In Congo, I was sacked for being decently dressed – Revd Kelvin-Israel

I love missionaries! They do such difficult work for such little pay. Very refreshing interview.

It is unusual to find preachers entirely sold to mission work since, for many, it is not as lucrative as establishing a church. However, Reverend Niyi Kelvin-Israel, President of Redeeming Love Renewal Ministries and a missionary, tells MODUPE GEORGE the challenges and expectations in missionary engagements. Excerpts:

When did you become a missionary?
I stayed in Deeper Life Bible Church for over 15 years and I was among the first set of missionaries sent out of Nigeria. I was sent to Congo Brazzaville and I stayed there for 10 and a half years before I came back to Nigeria. The reason why I came back was because crusades were not allowed in Congo Brazzaville since 1949. They became socialist and they sent out all missionaries from the place. The time we went was a period of transition. After I came back, the Berlin Wall collapsed, apartheid fell and socialism went up and they were forced to open up and today there are many churches in Congo Brazzaville.

How has it been serving for over 30 years?
I started preaching in 1977 and I became a full-time pastor in 1984 and it has been a life of faith. When I became a full time pastor in Deeper Life Church, I just got married and then had a baby. We got a new car and living in a good house, but the allowance I was given could only pay for my house rent and we had to take good care of the baby. We had to believe God for all that we needed. A life of faith is not a rosy life. It is the life Paul referred to as “I know when I’m hungry and when I fast, and I know when I have plenty.” There were times when there was not much to eat. For example, when I was in Congo, I ate once a day for two and a half years not because I wanted to fast, but I had to do a compulsory fast. If I did eat twice a day my children wouldn’t be able to eat, because they were already two in number then. When I applied for a job, the supervisor of the company looked at me and said, “You are a spy” and I asked him why he said so and he said, “Don’t you see the way you are dressed? Your shirt is even better than mine”. Though I was given the job, but I was sacked after two weeks. The man felt I was too decently dressed to be paid. However, in all God was faithful. We were still able to help other people, even pay for their children’s school fees.

As a missionary to the Francophone African countries, what are the challenges of mission work in that part of the world?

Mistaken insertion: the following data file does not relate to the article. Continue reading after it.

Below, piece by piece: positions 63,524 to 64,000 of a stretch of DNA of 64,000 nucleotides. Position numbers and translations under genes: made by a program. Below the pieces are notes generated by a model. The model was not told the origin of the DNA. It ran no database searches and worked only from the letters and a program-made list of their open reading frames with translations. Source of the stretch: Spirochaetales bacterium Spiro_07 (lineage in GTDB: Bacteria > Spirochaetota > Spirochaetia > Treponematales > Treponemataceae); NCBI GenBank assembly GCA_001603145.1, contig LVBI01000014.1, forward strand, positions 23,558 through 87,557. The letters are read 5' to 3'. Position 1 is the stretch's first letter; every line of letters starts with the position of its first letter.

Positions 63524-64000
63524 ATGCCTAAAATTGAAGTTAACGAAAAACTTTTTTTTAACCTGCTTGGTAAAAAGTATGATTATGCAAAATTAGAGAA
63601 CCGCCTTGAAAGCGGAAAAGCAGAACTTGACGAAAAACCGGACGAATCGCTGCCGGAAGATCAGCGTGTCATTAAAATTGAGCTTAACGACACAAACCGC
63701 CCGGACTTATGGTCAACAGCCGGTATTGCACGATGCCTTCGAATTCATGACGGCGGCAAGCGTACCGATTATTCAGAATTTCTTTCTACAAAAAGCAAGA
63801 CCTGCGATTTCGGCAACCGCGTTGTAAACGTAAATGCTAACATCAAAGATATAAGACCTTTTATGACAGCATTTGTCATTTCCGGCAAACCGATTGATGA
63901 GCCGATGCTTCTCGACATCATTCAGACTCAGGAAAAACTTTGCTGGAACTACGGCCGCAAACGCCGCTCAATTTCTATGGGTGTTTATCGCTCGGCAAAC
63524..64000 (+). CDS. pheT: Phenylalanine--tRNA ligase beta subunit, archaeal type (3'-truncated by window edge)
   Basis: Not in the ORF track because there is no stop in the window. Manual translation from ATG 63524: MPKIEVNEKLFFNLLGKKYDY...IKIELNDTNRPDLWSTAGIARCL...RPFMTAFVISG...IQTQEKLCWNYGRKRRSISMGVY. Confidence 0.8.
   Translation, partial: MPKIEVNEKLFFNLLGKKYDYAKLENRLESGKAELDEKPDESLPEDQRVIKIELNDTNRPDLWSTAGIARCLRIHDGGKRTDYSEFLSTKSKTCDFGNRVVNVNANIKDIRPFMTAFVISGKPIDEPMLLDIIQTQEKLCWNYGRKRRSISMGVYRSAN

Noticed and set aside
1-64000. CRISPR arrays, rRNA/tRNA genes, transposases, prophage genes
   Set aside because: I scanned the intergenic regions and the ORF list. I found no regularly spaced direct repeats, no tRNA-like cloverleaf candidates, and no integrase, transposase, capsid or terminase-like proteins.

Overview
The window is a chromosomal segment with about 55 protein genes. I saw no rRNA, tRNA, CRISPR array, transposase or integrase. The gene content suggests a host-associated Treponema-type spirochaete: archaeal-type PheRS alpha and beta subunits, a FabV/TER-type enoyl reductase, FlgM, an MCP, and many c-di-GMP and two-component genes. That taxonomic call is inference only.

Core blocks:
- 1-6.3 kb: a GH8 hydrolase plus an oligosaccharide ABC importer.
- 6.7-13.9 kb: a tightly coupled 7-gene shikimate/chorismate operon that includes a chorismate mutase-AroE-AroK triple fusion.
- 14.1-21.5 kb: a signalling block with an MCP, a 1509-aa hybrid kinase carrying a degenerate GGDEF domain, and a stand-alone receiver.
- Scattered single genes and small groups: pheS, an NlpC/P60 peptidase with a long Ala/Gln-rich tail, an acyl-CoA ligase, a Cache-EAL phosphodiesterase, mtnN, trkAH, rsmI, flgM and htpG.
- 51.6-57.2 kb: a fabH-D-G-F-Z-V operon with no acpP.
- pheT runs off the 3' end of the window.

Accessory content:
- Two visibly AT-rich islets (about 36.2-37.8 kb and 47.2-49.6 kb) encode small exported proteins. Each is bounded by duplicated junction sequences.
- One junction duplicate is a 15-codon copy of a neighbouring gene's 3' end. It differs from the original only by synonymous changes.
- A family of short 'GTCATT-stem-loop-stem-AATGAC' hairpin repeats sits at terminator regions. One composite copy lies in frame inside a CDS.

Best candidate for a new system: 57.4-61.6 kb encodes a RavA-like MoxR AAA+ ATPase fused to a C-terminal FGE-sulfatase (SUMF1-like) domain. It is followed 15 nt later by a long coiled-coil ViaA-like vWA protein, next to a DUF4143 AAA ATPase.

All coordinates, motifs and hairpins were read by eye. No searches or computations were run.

In Africa we have 22 nations that are speaking French. 18 of them got their independence the same day but they are 20 years behind Nigeria, be it political, spiritual, economic and in every other thing. I feel it is because of the total assimilation of the French culture.

The best wine is produced in Bordeaux State in the whole of France and not only that, the best perfume is produced in France. To the French, drinking alcohol is very normal. A French man will prefer not to eat in the morning but rather take alcohol to wash his/her mouth, they call it appetizer. There is a part of Congo, where if your husband, as a rich man, desires to marry another wife, you as a wife will have to go back to your village and bring your sister for him. They don’t care, they can go and bring two or three of their sisters to marry the same husband. I had to first learn their language. At times, I preach with an interpreter for fluency sake. However, when it comes to counseling, the people feel more secured when they talk to you without an interpreter.

In spite of the various criticisms many deliverance ministries today, how have you kept yourself?
A deliverance ministry is one where you help people get rid of their demonic foundation and ties and bring the message of liberation to them. It is supposed to be a subjective ministry in the church, and not a ministry that has its own doctrine. The problem with deliverance ministers has been that, they have become involved with doctrinal issues which do not concern them. Leave doctrine to the teachers and the pastors in the church. As for me, when I’m called to minister deliverance to the people, I do just that and I leave. I don’t dabble into people’s doctrines.

It’s been said Nigeria’s problems of insecurity and political instability have a spiritual undertone. Is it true?
The problem of Boko Haram is both political and also spiritual. We have a lot of praying going on. I’ve had several revelations that Nigeria will break up and I don’t want that to happen. If we pray Nigeria won’t break up, but if we don’t it will break up. However, we need leaders who can confront the nation like Elijah.

You are a prolific writer; what inspires you?
I started writing because I felt that I don’t have a congregation and I have a lot of revelation about things that people go through.

How many books have you published so far?
I have written about 17 books; but just 7 out of them have been published.

Will you allow any of your children to be a missionary?
Every one of them has a tendency of not wanting to stay in a place. I have been trying to get my daughter to stay here with us, but she prefers to go to the North; she is used to staying in the North.

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